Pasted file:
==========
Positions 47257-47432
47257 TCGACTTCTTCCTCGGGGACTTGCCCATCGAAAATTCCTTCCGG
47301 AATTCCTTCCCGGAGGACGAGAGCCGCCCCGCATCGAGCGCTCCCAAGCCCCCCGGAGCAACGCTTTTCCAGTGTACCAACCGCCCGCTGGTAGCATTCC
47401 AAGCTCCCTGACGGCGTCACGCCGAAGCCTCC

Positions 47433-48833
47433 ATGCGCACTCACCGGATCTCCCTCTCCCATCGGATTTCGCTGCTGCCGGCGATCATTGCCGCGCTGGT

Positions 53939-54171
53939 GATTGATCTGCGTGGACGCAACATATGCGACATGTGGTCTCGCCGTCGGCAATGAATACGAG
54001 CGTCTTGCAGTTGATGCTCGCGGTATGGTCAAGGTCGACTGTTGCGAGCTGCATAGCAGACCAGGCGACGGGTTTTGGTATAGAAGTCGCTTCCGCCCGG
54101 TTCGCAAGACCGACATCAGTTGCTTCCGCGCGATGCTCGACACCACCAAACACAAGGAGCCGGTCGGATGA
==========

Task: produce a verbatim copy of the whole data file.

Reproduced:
Positions 47257-47432
47257 TCGACTTCTTCCTCGGGGACTTGCCCATCGAAAATTCCTTCCGG
47301 AATTCCTTCCCGGAGGACGAGAGCCGCCCCGCATCGAGCGCTCCCAAGCCCCCCGGAGCAACGCTTTTCCAGTGTACCAACCGCCCGCTGGTAGCATTCC
47401 AAGCTCCCTGACGGCGTCACGCCGAAGCCTCC

Positions 47433-48833
47433 ATGCGCACTCACCGGATCTCCCTCTCCCATCGGATTTCGCTGCTGCCGGCGATCATTGCCGCGCTGGT

Positions 53939-54171
53939 GATTGATCTGCGTGGACGCAACATATGCGACATGTGGTCTCGCCGTCGGCAATGAATACGAG
54001 CGTCTTGCAGTTGATGCTCGCGGTATGGTCAAGGTCGACTGTTGCGAGCTGCATAGCAGACCAGGCGACGGGTTTTGGTATAGAAGTCGCTTCCGCCCGG
54101 TTCGCAAGACCGACATCAGTTGCTTCCGCGCGATGCTCGACACCACCAAACACAAGGAGCCGGTCGGATGA